A monopoly is in a very good position to decrease supply and thereby increase the price that it charges for the product or service that it supplies. Since it has no competitors, there is no compulsion to decrease the price in order to beat competition. All the same, the monopolist faces a loss because now there are fewer buyers for its products or services, given that the price has increased. So as to offset the decrease in profits, the monopolist would decide on a price that is higher than its marginal cost. If the marginal cost is represented by the supply curve, the monopolist would decide to produce a quantity that is less than the quantity at the intersection of the demand and supply curves, that is, the quantity produced in a state of perfect competition.
According to economists, the Dead Weight Loss of a monopoly must be borne by the entire economy seeing as the monopoly is charging a price that is higher than the price at the intersection of the demand and supply curves in a state of perfect competition, and also producing a quantity that is lower than the quantity produced in a state of perfect competition. The monopolist may decide to continue increasing the price by reducing the quantity that it supplies, and thereby increase the Dead Weight Loss to society. This is exactly why the U.S. Justice Department or the EU anti-trust chief must intervene to put an end to monopolistic practices or market failure in favor of pure or perfect competition. Then again, governmental departments may step in at any time seeing that perfect competition would make “amoral” markets anyway (“The Power of Markets: Who Feeds Paris?” 18).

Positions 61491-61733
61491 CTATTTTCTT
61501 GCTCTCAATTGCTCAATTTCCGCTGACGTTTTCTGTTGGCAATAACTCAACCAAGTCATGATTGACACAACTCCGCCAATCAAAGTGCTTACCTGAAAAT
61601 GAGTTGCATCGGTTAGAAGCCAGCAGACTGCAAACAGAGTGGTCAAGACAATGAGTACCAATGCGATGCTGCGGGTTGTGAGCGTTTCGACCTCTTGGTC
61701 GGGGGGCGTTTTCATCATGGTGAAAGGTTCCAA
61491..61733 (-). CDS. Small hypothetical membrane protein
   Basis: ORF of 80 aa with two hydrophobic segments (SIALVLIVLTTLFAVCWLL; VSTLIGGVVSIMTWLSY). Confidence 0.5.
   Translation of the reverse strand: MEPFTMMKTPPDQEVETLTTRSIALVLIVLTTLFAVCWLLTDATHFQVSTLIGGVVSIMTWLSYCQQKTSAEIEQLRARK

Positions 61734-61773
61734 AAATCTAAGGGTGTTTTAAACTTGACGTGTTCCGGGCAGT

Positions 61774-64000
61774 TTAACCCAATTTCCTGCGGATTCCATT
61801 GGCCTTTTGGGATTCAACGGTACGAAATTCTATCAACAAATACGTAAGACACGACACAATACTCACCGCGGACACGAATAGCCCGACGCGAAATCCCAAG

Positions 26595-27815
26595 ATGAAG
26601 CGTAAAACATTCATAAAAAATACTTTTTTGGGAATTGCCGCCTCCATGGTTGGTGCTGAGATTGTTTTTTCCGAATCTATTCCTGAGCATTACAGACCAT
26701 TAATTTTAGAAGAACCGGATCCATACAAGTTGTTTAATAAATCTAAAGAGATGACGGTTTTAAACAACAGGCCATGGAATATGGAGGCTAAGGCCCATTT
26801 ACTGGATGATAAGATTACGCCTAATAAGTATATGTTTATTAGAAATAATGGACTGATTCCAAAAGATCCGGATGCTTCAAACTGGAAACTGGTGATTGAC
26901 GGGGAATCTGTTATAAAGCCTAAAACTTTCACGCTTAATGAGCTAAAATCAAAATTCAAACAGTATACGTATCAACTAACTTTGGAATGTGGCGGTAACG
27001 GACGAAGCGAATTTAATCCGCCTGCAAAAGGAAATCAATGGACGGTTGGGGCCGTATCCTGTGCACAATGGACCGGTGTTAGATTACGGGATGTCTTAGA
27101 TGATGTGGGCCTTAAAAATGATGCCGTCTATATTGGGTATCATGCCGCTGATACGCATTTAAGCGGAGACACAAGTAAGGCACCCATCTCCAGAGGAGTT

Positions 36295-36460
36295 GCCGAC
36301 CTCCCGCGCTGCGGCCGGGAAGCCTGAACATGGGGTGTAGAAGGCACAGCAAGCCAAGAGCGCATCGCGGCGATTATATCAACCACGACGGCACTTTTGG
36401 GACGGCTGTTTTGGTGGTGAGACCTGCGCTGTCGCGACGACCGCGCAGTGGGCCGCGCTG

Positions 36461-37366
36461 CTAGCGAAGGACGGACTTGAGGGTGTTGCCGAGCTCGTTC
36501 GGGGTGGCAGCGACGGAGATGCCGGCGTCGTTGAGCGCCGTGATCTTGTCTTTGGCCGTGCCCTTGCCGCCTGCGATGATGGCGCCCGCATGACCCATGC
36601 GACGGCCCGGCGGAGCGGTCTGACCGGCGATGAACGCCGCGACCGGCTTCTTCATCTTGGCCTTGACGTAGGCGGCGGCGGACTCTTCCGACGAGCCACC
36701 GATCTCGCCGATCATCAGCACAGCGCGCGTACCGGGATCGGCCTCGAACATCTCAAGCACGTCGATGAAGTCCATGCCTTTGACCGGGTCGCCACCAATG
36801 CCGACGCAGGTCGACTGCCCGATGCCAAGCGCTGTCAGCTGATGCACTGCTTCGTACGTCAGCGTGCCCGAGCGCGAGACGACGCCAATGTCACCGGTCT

“The Power of Markets: Who Feeds Paris?” Chapter 1. Naked Economics.